Continuing from the previous two posts …
Carnivorous shells abound, but some herbivores are big and tough enough to survive – for instance, turbans. The turban below (left, Turbo militaris) is about the same size as its nemesis (right, Australian red triton, Charonia lampas) and has a massively thick, protective shell. So does the triton.
And to show the actual sizes …
Below, the triton animal emerges … a robust animal powers that strong, heavy shell. You can see the ‘eyes’ – light/dark detectors. Just below the bottom ‘eye’, you can see the groove in the shell through which the siphon emerges to detect the world.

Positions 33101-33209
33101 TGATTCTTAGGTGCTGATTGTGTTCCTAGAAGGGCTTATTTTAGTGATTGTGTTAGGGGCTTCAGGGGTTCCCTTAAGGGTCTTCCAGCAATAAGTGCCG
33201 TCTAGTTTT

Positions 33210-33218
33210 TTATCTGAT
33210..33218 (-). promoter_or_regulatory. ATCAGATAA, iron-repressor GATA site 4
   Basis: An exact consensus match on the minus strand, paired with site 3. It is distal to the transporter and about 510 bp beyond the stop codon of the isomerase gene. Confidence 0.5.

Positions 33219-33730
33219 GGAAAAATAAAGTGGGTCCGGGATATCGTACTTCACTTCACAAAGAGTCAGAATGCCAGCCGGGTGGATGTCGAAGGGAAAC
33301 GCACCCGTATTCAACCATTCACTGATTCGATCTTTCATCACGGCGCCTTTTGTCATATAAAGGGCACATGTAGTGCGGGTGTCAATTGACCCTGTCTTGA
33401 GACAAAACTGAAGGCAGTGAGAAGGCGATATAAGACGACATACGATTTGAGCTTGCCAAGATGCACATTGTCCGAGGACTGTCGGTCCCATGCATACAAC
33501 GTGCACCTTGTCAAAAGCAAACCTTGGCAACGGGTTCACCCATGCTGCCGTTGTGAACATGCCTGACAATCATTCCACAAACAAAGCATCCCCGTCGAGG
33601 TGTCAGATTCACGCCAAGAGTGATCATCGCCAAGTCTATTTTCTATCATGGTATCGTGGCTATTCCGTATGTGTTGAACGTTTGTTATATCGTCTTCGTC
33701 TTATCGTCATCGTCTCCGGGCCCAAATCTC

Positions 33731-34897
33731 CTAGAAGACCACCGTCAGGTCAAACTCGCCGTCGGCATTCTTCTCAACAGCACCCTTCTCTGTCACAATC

Another red triton on the hunt – the siphon is at the top. It was unusual to see so many big ones on one day – we saw about seven.
Carnivorous shells can eat other carnivorous shells … it’s a shell-eat-shell world.
The shell below was tiny (about 1.5 cm) and pretty – another carnivore, but the big turbans are safe from this one.
All in all, it was a busy day for both creatures and amateur naturalists on the subtropical east coast of Australia.